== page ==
Wednesday 11 August 2010


Implementing "Time-out"... I mean for mom, not child

Over breakfast in the office this morning, I learned a tip from a colleague, which I thought was brilliant. I will share it here.

"Time-out" is a concept usually mete out out on children when they misbehave, to get some self-control. The child is asked to sit in a corner or in his/her room for a time and it is over when the parents say so. It is recommended for 1 minute for each year of age.

However, we moms are not perfect too. Sometimes, we, being human, do things that are not the best models to our kids. For example, getting angry, occasionally losing our cool and yell when we know we are not supposed to, etc. When we do something which we are not supposed to do, it is good to "mete out" time-out to ourselves.

How do we do that?

According to my colleague, you do so by:

1. Telling your child that you have done something you should not have done, and that you have regretted your actions, so you need a time-out for X amount of time.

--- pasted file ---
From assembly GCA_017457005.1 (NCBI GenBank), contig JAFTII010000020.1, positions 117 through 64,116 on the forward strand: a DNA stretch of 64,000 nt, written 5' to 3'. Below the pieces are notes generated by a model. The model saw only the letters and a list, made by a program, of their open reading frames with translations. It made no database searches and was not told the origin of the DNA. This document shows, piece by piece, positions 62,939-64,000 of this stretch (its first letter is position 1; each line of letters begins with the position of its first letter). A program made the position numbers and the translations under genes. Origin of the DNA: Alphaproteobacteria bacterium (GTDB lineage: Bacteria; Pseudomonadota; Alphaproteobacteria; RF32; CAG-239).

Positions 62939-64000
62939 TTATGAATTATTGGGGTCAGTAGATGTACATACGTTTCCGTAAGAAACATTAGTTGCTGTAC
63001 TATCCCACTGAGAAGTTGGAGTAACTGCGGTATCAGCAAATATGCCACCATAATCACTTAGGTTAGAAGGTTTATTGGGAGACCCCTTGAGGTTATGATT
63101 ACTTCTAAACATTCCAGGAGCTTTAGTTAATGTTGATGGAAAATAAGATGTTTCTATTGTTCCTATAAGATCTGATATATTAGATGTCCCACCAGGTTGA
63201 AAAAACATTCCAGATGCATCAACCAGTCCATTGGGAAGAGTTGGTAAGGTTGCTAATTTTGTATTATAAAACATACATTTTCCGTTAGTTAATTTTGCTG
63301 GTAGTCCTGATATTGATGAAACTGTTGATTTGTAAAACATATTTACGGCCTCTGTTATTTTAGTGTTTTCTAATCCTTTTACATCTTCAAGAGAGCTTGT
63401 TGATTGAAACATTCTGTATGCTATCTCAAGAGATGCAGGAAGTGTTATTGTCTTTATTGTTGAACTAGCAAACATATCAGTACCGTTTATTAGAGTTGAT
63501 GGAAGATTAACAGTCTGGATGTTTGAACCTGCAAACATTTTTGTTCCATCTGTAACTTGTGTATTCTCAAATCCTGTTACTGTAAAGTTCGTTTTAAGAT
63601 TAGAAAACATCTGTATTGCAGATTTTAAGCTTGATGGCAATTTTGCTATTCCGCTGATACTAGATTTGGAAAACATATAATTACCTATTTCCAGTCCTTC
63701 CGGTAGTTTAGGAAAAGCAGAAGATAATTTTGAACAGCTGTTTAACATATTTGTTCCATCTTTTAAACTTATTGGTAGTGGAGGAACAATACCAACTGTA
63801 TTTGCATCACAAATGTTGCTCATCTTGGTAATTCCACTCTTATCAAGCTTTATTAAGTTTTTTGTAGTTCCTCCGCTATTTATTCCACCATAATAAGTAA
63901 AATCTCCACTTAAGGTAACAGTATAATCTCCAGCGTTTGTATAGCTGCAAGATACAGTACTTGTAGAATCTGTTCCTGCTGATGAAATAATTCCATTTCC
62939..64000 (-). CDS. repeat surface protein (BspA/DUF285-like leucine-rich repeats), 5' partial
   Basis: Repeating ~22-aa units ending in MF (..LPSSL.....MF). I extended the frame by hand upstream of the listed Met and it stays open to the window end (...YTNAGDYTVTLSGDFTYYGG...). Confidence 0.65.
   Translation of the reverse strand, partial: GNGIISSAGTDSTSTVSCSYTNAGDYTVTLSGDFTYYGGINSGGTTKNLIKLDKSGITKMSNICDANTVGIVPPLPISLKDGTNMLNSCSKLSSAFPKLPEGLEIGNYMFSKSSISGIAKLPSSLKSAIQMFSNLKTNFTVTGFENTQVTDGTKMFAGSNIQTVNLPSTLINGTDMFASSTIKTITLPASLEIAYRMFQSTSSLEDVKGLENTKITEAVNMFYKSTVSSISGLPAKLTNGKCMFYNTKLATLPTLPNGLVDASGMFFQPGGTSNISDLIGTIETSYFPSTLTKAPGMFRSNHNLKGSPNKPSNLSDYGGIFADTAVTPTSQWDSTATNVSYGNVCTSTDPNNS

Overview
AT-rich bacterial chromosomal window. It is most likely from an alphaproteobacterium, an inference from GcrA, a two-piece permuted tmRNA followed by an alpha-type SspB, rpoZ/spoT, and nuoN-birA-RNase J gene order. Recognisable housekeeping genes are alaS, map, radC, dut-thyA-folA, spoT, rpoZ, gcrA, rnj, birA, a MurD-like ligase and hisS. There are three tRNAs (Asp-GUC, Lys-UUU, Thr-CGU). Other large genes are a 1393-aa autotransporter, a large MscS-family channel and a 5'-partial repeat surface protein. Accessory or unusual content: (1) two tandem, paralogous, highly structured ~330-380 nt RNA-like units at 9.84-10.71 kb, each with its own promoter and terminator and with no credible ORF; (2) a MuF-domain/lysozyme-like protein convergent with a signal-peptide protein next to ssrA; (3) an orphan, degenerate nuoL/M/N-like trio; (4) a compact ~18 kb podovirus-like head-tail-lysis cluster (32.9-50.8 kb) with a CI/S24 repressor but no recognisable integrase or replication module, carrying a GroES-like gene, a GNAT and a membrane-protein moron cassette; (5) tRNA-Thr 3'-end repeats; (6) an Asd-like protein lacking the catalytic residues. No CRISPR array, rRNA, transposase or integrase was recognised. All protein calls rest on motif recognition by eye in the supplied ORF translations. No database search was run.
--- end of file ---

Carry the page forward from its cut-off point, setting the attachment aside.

2. Then you go to the room and have some time for reflection (my colleague's sister actually use this time to indulge in her hobby - reading)

3. You come out of your time-out, with all guilt removed, and ready to try again... in your role as mom :-)

Why should we implement time-out on ourselves?

1. You show your child that you are not a double-standard person, but a just and fair mom. When you do something wrong, you get the punishment too.

2. You release the tension from whatever situation that made you lose your cool.

3. You get time alone from your child, to re-charge your energy and try again.

4. You become a role model to your child by meting time-out the same type of punishment on yourself.

5. You take yourself out of the situation before it gets out-of-hand, i.e. more yelling.

6. You actually get some time to relax from the frentic and hectic every-day life with children at home. It is good for the mental and emotional well-being of mothers to have time-out to themselves.

7. You remove the child's fear for time-out if he/she sees that you get the same "punishment" too.

I have to say thank you to my colleague for this idea.

Hmmm... going by the 1 minute for each age recommendation... I would have more than 30 minutes to myself, hurray :-D... that would be great!!! Well, however in reality, it should only be for about 10 minutes. But even 10 minutes of break from your child can do wonders, isn't it?

When Joshua is older, and able to understand, I am certainly going to implement "Time-out" on myself with him :-)

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